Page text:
The news columns of this morning's CRIMSON contain the announcement of a widespread movement by leading educators to modernize religious teachings to conform to present-day science by adding to the Bible the humanistic utterances of such men as Lincoln and Carlyle and such documents as the Declaration of Independence. Quite a different point of view is shown in the statement reprinted elsewhere on this page reporting the progress of the Bryan Memorial University, a college in which every member of the faculty must swear to an implicit belief in the divine authorship of the Scriptures.
According to the plans outlined, the new movement, in which many prominent men, such as Dean Roscoe Pound of Harvard, are interested, is basically a remodelling of the teachings of Christ so that they will fit in with present-day beliefs. Such "medieval superstitions" as Heaven and Hell are entirely at variance with the modern trend of a philosophy built on science. While the leaders of the movement express no intention to undervaluate the Bible, a literal interpretation of the doctrines it expresses are to them impossible. Rather, they prefer to regard the Old and New Testaments as an allegory, an expression in literature of a great people. For that reason there is no argument for withholding the prophetic and inspiring writings of the modern age. The addition would, moreover, bring about the substitution of a fraternal spirit of humanity for an imperial deity.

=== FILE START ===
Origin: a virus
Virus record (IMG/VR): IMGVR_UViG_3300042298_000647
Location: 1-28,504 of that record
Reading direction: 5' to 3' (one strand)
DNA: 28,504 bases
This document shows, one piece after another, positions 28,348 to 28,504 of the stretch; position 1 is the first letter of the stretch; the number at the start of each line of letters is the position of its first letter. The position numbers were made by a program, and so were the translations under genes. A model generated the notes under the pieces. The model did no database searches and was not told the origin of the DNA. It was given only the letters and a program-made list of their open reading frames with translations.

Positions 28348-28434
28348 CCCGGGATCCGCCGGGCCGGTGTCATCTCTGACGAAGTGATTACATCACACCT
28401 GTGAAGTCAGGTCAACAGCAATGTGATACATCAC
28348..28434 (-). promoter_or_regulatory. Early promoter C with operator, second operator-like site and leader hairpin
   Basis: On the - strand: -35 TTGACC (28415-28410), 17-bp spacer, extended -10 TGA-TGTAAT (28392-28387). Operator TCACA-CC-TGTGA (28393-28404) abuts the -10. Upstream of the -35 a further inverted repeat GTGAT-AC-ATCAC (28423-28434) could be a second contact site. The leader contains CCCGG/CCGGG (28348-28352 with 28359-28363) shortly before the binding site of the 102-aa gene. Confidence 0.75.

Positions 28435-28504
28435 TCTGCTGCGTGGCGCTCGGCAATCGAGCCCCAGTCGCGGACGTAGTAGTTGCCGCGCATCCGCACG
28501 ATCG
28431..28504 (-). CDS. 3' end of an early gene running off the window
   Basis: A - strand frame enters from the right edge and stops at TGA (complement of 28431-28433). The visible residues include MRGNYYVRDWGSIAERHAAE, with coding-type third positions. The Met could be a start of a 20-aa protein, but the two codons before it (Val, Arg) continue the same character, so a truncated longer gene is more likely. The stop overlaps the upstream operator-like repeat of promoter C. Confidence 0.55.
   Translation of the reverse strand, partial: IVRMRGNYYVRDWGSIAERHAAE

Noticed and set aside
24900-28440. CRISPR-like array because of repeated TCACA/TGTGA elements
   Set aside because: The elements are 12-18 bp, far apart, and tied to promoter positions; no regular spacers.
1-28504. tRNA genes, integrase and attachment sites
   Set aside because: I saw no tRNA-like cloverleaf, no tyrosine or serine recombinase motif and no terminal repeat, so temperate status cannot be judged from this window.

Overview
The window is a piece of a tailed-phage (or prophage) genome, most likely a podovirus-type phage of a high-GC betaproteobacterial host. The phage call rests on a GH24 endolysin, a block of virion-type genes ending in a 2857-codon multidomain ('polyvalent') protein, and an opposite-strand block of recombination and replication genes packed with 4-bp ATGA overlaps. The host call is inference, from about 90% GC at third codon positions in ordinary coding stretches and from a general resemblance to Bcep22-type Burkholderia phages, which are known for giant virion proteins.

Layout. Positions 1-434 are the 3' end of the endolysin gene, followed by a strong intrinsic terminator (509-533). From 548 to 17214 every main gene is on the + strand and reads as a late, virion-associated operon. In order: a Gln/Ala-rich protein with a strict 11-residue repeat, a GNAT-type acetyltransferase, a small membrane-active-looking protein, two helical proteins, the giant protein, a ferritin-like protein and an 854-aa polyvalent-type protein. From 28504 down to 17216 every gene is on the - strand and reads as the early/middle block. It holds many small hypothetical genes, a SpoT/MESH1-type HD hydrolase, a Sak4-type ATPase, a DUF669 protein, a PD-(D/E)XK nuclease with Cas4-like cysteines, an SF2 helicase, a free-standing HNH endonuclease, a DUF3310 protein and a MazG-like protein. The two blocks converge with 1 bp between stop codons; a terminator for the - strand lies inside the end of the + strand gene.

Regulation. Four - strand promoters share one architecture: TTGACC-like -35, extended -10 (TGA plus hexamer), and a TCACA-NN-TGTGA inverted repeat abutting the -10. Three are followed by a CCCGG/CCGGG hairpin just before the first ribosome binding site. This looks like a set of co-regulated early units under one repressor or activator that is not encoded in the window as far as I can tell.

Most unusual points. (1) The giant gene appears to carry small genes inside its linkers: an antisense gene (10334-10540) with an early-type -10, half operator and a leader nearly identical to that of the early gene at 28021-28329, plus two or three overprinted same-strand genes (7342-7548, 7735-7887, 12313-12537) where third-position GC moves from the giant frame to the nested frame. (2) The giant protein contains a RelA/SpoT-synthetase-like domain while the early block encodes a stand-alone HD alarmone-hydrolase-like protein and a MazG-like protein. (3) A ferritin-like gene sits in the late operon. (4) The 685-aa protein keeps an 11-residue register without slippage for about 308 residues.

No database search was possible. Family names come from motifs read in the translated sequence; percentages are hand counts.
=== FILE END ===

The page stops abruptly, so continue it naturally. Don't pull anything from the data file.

On the other hand, the Bryan University is an epitome of the religion which accepts a personal God as the author of the Bible. His creation must be regarded as literally true in every phrase. There is a wide divergence in these views. If the Bible is merely the "time-worn literature of great men" it means one thing. If it is of "divine authorship" it is something else again. At Harvard, proud of the freedom that makes liberalism its fetish and unorthodoxy its boast, there would be found but scant support for the latter opinion. It is all the more instructive to note this latest example of the dominion over contemporary minds still retained by the spirit of past centuries.